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Getting bored with the metals used in coinage?


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Getting bored with precious metals? Copper, nickel, brass alloys etc are too common? Niobium is getting boring as well? Well there is another new type of metal that I believe is never used in any other coinages.


Something caught my eye when I was looking though.




I didn't even know what tantalum is :ninja: Too bad that's way too pricy else it would have been one in my list.


Here is a link from the Kazak bank: http://www.nationalbank.kz/?docid=432&...19CC5C45A1D2256

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Quote from Wiki:


Compounds containing tantalum are rarely encountered, and the metal does not normally cause problems in the laboratory, but it should still be handled with care, taking the usual laboratory precautions. There is some evidence that tantalum compounds can cause tumors, and its metal dust is a fire and explosion hazard.


I wonder where Kazakhstan got tantalum and who minted this coin...

Could be an inventive way to smuggle some rare metals out of the country. :ninja:

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This metal seems quite interesting:


Tantalum is a greyish silver, heavy, and very hard metal. When pure, it is ductile and can be drawn into fine wire, which can be used as a filament for evaporating metals such as aluminium. Tantalum is almost completely immune to chemical attack at temperatures below 150°C, and is attacked only by hydrofluoric acid, acidic solutions containing the fluoride ion, and free sulphur trioxide. The element has a melting point exceeded only by tungsten and rhenium.



Here is a brief summary of the isolation of tantalum.

Isolation of tantalum appears to be complicated. Tantalum minerals usually contain both niobium and tantalum. Since they are so similar chemically, it is difficult to separate them. Tantalum can be extracted from the ores by first fusing the ore with alkali, and then extracting the resultant mixture into hydrofluoric acid, HF. Current methodology involves the separation of tantalum from these acid solutions using a liquid-liquid extraction technique. In this process tantalum salts are extracted into the ketone MIBK (methyl isobutyl ketone, 4-methyl pentan-2-one). The niobium remains in the HF solution.


After conversion to the oxide, metallic tantalum can be made by reduction with sodium or carbon. Electrolysis of molten fluorides is also used.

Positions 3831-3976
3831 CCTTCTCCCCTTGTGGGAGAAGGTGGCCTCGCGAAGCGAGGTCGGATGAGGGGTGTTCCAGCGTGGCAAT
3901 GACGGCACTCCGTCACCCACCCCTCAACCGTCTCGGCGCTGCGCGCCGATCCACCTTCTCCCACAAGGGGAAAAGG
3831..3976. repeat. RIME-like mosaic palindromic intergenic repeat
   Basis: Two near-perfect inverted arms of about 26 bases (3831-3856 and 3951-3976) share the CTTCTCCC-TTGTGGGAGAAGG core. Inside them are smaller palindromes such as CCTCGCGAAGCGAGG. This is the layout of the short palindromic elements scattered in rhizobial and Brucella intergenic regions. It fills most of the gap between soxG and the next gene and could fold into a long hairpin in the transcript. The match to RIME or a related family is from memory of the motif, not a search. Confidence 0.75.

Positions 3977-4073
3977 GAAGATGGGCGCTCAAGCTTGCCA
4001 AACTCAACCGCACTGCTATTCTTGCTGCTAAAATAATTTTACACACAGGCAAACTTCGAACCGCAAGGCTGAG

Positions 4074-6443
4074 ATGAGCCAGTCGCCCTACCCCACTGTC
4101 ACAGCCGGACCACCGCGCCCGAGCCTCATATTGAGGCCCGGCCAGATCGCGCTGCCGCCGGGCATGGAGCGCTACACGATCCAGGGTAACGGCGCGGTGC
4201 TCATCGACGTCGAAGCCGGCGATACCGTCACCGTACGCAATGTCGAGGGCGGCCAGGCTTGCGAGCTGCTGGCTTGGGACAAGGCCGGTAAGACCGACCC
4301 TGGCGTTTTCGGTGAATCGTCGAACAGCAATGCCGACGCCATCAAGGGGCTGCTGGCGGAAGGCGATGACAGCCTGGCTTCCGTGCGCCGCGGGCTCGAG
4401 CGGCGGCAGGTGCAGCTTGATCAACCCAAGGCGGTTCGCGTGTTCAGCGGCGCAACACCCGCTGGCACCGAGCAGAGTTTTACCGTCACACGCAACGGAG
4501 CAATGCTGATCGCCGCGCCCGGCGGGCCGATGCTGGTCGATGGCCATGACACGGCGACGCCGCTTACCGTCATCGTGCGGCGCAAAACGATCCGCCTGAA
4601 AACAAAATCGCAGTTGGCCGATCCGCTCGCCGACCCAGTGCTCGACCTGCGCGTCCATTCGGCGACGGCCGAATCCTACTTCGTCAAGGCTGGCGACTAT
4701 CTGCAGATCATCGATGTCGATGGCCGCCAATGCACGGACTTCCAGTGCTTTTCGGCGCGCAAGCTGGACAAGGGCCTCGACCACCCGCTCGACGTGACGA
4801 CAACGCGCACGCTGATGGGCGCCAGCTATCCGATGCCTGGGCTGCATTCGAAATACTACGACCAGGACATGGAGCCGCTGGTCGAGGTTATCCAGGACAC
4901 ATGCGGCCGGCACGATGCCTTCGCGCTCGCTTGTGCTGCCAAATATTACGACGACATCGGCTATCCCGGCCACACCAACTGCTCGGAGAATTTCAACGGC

Chiefly occurs in the mineral tantalite. Always found with niobium. Annual world production is around 840 tons. Primary mining areas are Australia, Zaire, Brazil, Russia, Norway, Canada and Madagascar.


Used in metal alloys. Tantalum pentoxide is used in capacitors, condensers, cutting tools, vacuum tube filaments and in camera lenses to increase refracting power.


I guess the mineral was mined from Russia? :ninja: I highly doubt that Kazak coins are minted in Russia. They seem to have a mint of their own.

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Nope, I managed to track the Kazak mint: http://www.kmd.kz/eng/


Took a bit of effort to look.

Hehe, funny - just a few days ago I posted this message about the World Money Fair http://www.coinpeople.com/index.php?showtopic=13492 and wrote that "this year's guest of honor is Kazakhstan; the Kazakhstan Mint will for example present a bimetallic silver-tantalium coin."


That is also why the current (Feb-2007) issue of MünzenRevue has that coin (and two others from the country) on its front page, and a six-page article about Kazakhstan and its mint. The very first coins (20 tenge) were even made right here in North Rhine Westphalia, by Gräbener in Netphen. :ninja:



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I the late 70s I worked for a company that produced tantalum, niobium and other non-ferrous metals.


Tantalum is a high temp, corrosion-resistant industrial metal used primarily in the chemical industry, heat exchangers, capacitors, and as an alloy in specialty high-strength steels.. There are several large producers in the world, two in the US. The ore principally comes from Australia, Brazil, Canada, Congo, Ethiopia, and Rwanda. Waste tailings from certain tin mines are also high in tantalum.


The metal is rather soft and is a real pain to work. I wouldn't want to strike it.


IMHO, coins struck in "exotic" metals are nothing more than marketing. Get collectors excited about some no-value NCLT or "commem" issue in exotic-sounding metals and separate them from their money. YAWN.

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Using Mohs scale, tantalum is at 6.5. Silver at 2.5, nickel at 4.0, Iron at 4.0. Probably something harder is Tungsten at 7.5. Other metals are probably way too expensive. I don't see how tantalum is a soft metal. Or is there something I didn't take account of??? :ninja:

As long as the Russians don't start issuing proof sets in radioactive Pollonium ... ;)

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However, back to the original question, how about many other metals and mixtures of them or completely different materials altogether. Now what was wrong with the 43 steel cent. With a little Zinc coating they have lasted over 60 years. With modern machinery they could now be made of Stainless Steel. If the coins were made of AlNiCo for example, they would not get lost easily. Cobalt mixed with a little Radium would not be hard to find in the dark. Pure Chromium coins would stop people from wanting to clean them because they would always be nice and shinning. Coins made with a Gold/Arsenic compound would help get rid of people that put money in thier mouths.

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